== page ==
Return to sender: coping with returns in peak season

coping with returns

In 2021, online shopping continued to make up a large percentage of retail trade and the trend is unlikely to be reversed during the peak season. The retail industry has been continually challenged throughout the year with supply chain issues and HGV driver shortages, making it more difficult to meet the increased demand in the festive season. In addition, there will be added pressure to keep up with the inevitable returns that will come in the new year. Retailers must make changes to their operations in order to process these effectively whilst providing their customers with a positive experience.

Peak pressure

Peak season brings an increase in sales and revenue for many retailers, and 32% of these are predicted to be online, dramatically increasing the number of deliveries needing to be fulfilled. However, there is an inevitable expectation that many orders will be returned to the warehouse. In January 2021, Royal Mail saw returns surge by 63% on “Takeback Monday” compared to the normal number of returned parcels per day in December – a theme that occurs annually.

Returns can cost UK retailers a massive £60bn a year with a third of this generated purely from online shopping, particularly amongst the younger demographic, with a huge 60% of 16-34-year-olds having returned an online order within the last year. It is no secret that returns are one of the main reasons for consumers to contact customer support desks, so it is essential that retailers prioritise the fulfilment and management of this effectively to retain customers and ensure high levels of satisfaction. 

With the shortage of HGV drivers plaguing the industry, however, managing returns could be even more of a challenge. So, how do retailers and logistics companies optimise their use of existing resources to ensure this is executed in a cost-effective and timely manner?

A smarter delivery

84% of shoppers claim they would reject a retailer following a poor returns experience, so it is clear that a frictionless and quick returns process is vital. Effectively communicating with customers throughout can produce an increase in customer confidence and trust. However, in order for retailers to provide an exemplary returns process in the midst of the current challenges, they must leverage real-time visibility of the supply chain. 

With the use of scalable and advanced route planning and home delivery optimisation software, supply chain performance can be transformed and retailers can maximise the utilisation and efficiency of existing resources, speeding up returns collection and transportation. Route planning solutions continually optimise demand and collections capacity and resources to improve service and productivity whilst reducing costs, streamlining the end-to-end handling of any returns. Through Electronic Proof of Delivery and a real-time view of assets, customers can track their returns and feel confident and satisfied with the retailer. 

Combining this with a warehouse management system (WMS), retailers are able to unlock flexibility and agility gains. An effective WMS can provide the ability to inform the shopper the moment the returned item has been received, building confidence and rapport, as well as logging it into the inventory again quickly to allow it to be approved for sale faster. These processes can speed up returns handling by 49%, giving a satisfactory experience for the customer and an updated inventory for the retailer with minimal delay.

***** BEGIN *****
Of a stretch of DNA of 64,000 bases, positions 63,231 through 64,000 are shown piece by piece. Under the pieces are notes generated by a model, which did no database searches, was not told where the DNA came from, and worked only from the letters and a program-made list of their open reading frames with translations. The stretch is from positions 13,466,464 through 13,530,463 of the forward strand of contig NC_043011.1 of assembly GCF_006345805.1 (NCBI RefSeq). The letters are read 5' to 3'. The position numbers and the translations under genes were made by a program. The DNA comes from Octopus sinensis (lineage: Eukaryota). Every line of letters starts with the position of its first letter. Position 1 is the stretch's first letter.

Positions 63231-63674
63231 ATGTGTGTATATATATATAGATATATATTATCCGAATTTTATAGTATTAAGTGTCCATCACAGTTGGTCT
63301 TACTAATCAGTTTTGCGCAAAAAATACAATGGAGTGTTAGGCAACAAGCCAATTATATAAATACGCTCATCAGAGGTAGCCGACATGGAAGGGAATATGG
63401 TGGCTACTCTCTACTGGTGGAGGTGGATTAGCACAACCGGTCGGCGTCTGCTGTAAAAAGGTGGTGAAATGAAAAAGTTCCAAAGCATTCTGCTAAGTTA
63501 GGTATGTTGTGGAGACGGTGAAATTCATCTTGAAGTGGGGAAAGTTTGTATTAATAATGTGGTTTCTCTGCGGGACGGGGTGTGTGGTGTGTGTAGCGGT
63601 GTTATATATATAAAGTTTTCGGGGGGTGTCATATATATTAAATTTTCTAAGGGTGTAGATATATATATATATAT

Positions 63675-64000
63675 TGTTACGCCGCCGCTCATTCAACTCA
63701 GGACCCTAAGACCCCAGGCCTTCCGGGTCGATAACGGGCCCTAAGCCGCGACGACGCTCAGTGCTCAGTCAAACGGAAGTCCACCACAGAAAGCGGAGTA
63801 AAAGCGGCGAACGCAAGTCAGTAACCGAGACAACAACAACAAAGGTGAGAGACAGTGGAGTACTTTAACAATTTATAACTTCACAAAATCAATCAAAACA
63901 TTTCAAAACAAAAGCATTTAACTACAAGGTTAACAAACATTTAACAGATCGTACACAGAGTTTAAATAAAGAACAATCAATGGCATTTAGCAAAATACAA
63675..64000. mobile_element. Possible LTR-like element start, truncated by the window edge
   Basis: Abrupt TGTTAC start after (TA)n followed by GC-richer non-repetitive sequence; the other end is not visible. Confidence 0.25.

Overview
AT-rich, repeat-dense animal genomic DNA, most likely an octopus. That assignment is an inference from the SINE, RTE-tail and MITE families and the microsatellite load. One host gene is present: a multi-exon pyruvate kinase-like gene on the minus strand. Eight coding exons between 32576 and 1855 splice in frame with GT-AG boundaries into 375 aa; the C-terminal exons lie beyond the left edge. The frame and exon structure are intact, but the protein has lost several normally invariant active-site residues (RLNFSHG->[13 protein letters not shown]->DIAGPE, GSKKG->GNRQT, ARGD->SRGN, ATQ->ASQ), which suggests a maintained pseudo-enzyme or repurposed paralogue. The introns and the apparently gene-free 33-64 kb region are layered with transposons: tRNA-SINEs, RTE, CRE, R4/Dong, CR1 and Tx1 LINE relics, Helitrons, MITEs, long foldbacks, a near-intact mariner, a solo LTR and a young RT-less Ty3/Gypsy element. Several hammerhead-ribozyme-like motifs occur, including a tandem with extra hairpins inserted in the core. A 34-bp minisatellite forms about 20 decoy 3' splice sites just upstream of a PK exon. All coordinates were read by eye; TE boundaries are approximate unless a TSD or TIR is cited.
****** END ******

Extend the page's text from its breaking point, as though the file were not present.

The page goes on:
Planet-friendly solutions for coping with returns

Increasingly, UK shoppers are taking an interest in the environmental impact of their purchases. According to research from Descartes in Autumn 2021, a huge 60% consider the impact on the environment of online orders. Adding to this pressure on retailers, there have been an increased number of discussions around emissions following the COP26 summit and an upcoming ban on the sale of new petrol and diesel vehicles.

It is crucial that retailers consider this when offering both deliveries and collections. Indisputably, returns have a negative effect on the environment and create needless damaging emissions, yet the smallest adjustments to operations can have a huge positive impact on how eco-friendly operations are. Many retailers and delivery companies have invested in purchasing Electric Vehicles (EVs), which can mitigate the growing costs associated with the UK’s Clear Air Zones, but it is also necessary to ensure that intelligent route management is used so the right vehicles can be deployed to match capacity with demand in real-time. Continuous optimisation of routes can improve the efficiency of the fleet and lead to a 5-25% reduction in fuel consumption. 

Conclusion: coping with returns

Using intelligent solutions can support retailers to ensure they are offering a good customer experience throughout the peak season and fulfilling returns in an effective and timely manner into the new year. The difference between a smooth and seamless experience and a negative one is the difference between gaining and retaining customers or losing out to competitors. Maximising the efficiency and productivity of operations with existing internal resources through automation and optimisation is vital due to the ongoing shortages and simultaneously minimising the environmental impact will improve customer perception and increase sales. 

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